I took a step back. He marched forward, grabbed me by the shirt. “Eh? Were you going to open my door?”
“No…” I said.
“I could have been naked!”
He had a big round red face, perfectly bald head, as if it had been boiled. A gold cross round his neck, glinting and winking in the sun.
“Was this Kazantzakis house?” I asked. A mistake.
“Ti? What?” he put his red face close to mine. “What did you say?”
“I thought this might have been Kazantzakis’ house?” I repeated
He pulled me into the house.
“See this stove?” he banged his hand on his old iron oven. “It’s mine. See this table?” he slapped heavily on the wooden table. “Mine.” He pulled me through the small kitchen out of the back door. “My fridge…”
“See this well? Mine…. Kazantzakis’ house?” he spat into my face. “It’s MY house!”
I made my apologies. He watched us like a hawk all the way back over the beach, glaring at us as we passed the sun-worshippers, up the gentle slope towards the main road leading away. Out south.
A market town. Streets centring round a decorated Byzantine church: carved flowers and cherubs and sun and moon faces on the buttresses. One man sat at a café table, smiling absent mindedly at a sleeping dog in the road. Quiet resting over everything in the heat.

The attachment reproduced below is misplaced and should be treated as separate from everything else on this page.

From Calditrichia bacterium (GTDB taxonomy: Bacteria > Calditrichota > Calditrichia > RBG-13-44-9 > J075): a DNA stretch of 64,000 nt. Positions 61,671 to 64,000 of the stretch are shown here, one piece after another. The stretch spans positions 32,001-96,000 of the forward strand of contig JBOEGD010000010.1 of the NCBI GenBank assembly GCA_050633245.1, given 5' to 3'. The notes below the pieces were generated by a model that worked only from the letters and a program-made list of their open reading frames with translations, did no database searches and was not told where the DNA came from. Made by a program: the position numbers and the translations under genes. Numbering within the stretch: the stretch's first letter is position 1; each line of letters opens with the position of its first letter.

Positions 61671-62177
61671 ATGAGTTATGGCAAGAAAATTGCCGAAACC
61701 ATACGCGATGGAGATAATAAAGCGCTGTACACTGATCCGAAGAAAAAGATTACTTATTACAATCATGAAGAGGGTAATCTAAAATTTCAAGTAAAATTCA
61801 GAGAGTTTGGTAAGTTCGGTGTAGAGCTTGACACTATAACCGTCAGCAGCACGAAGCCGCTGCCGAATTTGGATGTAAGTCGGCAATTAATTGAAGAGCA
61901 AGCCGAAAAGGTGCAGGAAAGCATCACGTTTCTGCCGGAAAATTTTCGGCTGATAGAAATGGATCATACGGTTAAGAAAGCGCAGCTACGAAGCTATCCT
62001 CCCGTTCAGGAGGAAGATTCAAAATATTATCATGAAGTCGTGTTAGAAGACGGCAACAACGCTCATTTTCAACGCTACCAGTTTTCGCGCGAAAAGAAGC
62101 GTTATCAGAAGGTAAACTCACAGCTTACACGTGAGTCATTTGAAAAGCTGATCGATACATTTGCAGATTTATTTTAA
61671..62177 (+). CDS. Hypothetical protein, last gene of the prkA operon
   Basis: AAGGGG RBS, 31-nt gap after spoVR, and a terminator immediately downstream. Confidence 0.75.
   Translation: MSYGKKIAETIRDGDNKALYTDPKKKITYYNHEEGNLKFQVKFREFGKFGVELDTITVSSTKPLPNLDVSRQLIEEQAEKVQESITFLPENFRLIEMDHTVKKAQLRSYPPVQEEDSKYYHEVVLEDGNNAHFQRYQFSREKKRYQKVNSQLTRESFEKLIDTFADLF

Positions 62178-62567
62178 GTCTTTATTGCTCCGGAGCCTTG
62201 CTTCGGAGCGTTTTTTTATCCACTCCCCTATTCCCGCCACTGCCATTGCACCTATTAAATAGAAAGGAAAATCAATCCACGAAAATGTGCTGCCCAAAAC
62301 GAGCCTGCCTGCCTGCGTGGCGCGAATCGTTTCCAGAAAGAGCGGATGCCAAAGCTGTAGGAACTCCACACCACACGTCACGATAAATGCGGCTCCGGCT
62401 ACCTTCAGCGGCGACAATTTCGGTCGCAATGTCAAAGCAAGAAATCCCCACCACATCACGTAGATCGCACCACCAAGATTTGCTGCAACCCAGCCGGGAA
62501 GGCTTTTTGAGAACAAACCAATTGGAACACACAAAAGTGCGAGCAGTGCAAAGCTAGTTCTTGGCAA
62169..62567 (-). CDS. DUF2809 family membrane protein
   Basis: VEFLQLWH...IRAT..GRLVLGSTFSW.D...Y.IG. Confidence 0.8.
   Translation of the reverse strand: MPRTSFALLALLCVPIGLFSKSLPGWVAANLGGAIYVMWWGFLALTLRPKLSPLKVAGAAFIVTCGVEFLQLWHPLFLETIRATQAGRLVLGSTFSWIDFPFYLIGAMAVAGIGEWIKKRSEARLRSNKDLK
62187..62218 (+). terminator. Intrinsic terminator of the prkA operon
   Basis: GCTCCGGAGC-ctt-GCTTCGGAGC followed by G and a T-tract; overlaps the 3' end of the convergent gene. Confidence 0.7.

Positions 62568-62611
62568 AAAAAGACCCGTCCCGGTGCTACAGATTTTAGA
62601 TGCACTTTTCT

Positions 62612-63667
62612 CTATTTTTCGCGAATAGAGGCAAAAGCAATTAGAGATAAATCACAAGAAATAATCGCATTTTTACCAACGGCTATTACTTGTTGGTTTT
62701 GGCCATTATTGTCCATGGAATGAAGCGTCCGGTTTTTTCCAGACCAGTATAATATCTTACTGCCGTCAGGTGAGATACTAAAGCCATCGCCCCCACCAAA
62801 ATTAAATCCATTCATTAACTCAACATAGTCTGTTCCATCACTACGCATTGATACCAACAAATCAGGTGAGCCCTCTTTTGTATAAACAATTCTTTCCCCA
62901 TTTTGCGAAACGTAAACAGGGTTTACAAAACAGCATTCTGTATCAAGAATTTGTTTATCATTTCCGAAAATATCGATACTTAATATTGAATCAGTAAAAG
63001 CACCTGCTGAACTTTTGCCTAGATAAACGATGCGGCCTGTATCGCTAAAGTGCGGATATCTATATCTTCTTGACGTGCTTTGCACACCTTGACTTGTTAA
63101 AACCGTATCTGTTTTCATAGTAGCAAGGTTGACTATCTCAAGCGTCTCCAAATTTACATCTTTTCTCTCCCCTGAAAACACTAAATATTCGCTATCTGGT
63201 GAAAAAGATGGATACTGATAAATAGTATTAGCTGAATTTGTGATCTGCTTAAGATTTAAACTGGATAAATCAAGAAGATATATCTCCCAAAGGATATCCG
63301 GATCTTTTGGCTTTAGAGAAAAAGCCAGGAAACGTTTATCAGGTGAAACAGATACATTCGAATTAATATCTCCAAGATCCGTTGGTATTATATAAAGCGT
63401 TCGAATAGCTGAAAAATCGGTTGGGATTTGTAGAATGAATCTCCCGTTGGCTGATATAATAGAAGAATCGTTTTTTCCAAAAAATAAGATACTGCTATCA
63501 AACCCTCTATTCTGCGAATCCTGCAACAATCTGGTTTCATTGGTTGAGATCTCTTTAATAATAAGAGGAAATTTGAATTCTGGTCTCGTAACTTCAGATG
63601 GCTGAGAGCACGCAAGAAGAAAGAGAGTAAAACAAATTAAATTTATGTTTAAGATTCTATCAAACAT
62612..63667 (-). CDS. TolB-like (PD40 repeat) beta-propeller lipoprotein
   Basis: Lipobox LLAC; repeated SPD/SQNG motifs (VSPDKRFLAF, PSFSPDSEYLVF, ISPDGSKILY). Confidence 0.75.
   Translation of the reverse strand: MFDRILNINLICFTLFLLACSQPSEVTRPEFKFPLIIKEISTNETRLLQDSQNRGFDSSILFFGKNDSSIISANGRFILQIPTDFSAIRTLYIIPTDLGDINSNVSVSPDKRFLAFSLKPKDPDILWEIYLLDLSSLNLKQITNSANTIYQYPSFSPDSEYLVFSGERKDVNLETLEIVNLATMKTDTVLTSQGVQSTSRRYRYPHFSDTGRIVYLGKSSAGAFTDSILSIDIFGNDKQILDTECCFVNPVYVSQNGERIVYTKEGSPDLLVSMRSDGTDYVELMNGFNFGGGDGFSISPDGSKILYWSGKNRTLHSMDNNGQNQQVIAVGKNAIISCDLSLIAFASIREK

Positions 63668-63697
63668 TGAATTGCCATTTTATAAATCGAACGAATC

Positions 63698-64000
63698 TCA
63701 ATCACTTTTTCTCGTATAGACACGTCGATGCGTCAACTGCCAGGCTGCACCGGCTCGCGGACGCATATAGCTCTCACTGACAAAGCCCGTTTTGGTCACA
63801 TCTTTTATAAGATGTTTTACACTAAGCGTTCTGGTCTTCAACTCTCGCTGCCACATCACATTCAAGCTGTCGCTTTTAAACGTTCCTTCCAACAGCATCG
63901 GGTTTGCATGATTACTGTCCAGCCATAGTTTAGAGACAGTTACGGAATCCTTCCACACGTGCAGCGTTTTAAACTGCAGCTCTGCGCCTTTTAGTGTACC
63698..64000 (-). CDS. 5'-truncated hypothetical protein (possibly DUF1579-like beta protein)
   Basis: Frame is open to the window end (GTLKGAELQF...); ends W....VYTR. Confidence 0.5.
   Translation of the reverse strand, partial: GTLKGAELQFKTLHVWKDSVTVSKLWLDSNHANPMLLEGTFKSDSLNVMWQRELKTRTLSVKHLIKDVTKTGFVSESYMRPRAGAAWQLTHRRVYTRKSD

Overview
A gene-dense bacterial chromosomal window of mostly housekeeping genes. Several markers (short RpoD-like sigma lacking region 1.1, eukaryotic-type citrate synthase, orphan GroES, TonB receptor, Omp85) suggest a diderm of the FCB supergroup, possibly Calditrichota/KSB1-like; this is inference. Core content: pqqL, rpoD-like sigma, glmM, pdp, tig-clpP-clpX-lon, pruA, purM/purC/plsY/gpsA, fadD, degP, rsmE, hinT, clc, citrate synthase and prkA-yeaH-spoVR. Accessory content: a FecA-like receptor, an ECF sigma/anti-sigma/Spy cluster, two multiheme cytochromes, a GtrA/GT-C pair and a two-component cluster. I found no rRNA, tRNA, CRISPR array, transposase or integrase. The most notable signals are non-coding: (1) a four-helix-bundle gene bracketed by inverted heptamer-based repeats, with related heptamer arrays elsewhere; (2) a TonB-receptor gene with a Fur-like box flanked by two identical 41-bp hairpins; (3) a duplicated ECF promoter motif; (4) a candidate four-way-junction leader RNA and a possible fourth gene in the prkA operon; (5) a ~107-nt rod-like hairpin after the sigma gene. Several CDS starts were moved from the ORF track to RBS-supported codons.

But this is a town named after war.
Areopoli was the base of Petrobey Mavromichalis, the leader of the Maniots in the fight against the Ottoman Empire. Mavromichalis was such a great warrior that the Mani was never truly run by the Ottomans as the rest of Greece was. A precious independence, that the Maniots still cling to their psyche to this day.
In 1821 Mavromichalis marched north towards central Peloponnese. Meeting Kolokotronis, the great war leader of the Arcadian men, along the way in Kardamyli. A few days ago we had stood in the old church in Kardamyli, the scene of Mavromichalis and Kolokotronis’s great meeting, where the two men played a giant game of chess in the courtyard using their men as pieces.